[This article was originally published on December 14, 2004. The links were updated on June 28, 2018.]
Medicare provides limited coverage of ambulance services. If you go to a hospital or nursing home by ambulance, the service will be covered only if transportation in any other vehicle could endanger your health.
Generally, this means that Medicare will not cover non-emergency ambulance services, but there are exceptions. For example, Medicare may cover non-emergency ambulance services if the patient is confined to bed and has a written statement from his doctor certifying the medical necessity of the ambulance transportation before he gets the service. (Ambulance providers picking up patients in facilities where they are under the direct care of a doctor may obtain written certifications within 48 hours after transport.) But as a general rule, Medicare will not cover transportation from a hospital or nursing home or to a doctor's office.
In addition, if the ambulance service is to be covered, the vehicle must take you to the nearest facility that can satisfy your medical need. If you choose to go to another facility farther away, Medicare payment is based on how much it would cost to go to the closest facility.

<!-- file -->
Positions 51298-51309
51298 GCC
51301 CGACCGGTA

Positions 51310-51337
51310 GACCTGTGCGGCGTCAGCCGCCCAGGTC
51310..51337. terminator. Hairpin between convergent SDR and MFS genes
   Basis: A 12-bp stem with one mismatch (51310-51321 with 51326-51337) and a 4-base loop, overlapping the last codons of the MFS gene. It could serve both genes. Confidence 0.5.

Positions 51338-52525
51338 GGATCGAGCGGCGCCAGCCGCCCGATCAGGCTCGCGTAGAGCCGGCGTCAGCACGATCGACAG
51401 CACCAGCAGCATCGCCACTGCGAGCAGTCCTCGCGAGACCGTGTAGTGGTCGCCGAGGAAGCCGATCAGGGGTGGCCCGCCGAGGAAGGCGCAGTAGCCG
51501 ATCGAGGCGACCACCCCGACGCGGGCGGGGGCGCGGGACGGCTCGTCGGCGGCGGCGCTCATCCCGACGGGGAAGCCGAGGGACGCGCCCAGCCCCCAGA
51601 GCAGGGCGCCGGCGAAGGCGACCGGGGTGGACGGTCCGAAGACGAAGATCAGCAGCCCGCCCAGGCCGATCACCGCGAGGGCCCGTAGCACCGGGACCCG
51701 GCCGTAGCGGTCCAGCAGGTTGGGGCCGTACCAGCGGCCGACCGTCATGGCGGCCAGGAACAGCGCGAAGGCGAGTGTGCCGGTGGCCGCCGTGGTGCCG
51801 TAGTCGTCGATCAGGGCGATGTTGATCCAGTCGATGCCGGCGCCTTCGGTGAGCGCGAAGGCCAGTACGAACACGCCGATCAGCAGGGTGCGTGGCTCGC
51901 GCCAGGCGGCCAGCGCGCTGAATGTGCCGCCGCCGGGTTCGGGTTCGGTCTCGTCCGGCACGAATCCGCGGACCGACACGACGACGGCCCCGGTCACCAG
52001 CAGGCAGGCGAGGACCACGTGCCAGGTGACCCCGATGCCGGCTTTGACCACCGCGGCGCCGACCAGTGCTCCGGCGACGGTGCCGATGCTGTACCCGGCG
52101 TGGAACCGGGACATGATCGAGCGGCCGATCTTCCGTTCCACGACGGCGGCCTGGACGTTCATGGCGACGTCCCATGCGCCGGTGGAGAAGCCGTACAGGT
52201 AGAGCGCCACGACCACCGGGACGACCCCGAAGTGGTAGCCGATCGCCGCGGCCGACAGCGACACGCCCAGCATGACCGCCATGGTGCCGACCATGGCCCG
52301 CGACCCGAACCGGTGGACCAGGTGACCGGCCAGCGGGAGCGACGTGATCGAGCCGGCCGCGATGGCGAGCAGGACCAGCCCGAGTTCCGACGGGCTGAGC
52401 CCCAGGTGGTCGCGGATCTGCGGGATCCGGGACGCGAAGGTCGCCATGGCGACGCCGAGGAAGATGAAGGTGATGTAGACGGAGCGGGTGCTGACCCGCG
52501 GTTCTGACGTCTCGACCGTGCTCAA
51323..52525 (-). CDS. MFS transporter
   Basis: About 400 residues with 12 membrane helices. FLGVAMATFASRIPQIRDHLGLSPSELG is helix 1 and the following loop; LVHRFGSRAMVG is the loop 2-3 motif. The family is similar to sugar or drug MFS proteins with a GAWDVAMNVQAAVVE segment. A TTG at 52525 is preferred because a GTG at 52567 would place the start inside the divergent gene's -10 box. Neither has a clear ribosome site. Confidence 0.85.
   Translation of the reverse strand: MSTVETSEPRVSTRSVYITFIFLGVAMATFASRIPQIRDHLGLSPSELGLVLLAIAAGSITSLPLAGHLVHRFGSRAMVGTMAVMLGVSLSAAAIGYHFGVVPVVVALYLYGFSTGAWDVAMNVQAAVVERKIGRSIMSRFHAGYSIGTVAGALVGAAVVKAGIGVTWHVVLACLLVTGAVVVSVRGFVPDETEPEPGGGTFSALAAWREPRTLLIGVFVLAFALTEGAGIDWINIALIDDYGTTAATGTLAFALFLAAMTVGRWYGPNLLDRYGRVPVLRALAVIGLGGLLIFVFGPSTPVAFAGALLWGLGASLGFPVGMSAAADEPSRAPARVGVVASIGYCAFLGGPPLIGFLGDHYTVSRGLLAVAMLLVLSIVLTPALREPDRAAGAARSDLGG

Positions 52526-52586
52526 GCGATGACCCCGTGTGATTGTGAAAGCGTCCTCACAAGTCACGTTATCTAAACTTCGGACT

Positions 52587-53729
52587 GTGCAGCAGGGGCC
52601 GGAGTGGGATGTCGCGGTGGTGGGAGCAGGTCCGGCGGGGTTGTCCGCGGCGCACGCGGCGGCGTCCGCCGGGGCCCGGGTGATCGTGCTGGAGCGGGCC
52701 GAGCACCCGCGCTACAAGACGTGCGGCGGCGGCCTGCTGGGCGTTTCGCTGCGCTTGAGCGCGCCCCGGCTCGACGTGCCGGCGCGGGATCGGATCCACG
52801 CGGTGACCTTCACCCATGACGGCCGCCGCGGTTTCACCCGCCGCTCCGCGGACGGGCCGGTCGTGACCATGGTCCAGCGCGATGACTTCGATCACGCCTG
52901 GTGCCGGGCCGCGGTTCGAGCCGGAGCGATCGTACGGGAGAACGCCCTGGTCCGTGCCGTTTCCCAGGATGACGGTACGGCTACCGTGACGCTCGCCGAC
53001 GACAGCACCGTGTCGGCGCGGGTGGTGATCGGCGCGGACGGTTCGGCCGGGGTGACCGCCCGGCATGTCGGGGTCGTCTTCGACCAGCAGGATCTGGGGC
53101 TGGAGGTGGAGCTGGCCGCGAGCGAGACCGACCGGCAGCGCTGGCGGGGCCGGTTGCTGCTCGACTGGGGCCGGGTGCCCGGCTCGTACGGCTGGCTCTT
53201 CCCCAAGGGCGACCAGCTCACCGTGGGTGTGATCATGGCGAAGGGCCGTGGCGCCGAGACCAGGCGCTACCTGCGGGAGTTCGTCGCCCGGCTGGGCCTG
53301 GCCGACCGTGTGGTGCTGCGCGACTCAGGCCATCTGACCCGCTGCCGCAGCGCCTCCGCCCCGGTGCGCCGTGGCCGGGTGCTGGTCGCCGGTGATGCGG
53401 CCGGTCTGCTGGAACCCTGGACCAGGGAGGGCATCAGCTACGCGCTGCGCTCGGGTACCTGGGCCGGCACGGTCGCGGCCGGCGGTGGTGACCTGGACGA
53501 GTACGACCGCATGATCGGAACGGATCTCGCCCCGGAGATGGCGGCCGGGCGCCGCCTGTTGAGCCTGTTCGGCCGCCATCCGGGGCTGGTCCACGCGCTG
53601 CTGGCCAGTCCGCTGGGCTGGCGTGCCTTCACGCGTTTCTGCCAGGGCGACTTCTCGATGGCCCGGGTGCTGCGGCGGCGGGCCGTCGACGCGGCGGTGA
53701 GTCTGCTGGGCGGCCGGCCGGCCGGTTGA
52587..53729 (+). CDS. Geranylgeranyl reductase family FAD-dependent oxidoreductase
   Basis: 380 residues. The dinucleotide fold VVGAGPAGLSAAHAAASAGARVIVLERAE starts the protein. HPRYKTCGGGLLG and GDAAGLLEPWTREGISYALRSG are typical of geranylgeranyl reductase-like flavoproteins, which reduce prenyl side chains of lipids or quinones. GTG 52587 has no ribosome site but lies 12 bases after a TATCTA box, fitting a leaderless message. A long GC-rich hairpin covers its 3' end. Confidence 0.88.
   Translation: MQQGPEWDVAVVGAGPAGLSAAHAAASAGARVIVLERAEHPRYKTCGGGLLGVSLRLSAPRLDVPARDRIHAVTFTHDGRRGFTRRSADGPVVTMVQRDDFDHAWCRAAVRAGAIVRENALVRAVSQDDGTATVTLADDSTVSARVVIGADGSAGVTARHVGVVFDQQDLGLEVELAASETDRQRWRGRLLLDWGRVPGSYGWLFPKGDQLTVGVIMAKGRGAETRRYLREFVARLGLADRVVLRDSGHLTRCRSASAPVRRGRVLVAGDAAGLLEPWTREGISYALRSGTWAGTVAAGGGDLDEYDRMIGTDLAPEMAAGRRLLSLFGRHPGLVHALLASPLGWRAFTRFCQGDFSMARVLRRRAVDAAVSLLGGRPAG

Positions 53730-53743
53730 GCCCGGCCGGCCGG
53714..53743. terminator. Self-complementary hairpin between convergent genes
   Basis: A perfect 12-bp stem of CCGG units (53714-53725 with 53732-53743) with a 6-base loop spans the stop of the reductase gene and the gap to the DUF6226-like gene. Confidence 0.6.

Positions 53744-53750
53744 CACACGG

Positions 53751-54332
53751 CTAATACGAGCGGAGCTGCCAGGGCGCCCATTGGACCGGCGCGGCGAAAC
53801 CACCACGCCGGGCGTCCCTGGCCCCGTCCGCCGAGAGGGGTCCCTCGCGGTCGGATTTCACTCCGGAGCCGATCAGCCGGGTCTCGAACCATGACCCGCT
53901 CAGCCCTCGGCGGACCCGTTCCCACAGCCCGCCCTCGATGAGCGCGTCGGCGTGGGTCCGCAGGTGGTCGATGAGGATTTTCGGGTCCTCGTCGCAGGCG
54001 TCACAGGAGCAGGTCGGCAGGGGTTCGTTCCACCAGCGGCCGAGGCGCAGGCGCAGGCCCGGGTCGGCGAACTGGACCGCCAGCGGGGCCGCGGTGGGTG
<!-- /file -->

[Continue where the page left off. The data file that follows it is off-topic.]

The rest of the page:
Finally, in all cases a Medicare-certified provider must provide the ambulance transportation. Not all ambulance services are covered by Medicare.
Air ambulance is paid only in emergency situations. If you could have gone by land ambulance without serious danger to your life or health, Medicare pays only the land ambulance rate and you are responsible for the difference. Original Medicare does not cover non-ambulance transportation, although some Medicare HMOs do.
Ambulance coverage is a Medicare Part B benefit. You pay 20 percent of Medicare-approved amounts for the service.
If Medicare refuses to pay for an ambulance trip, you can appeal the denial.
For more on Medicare coverage, click here.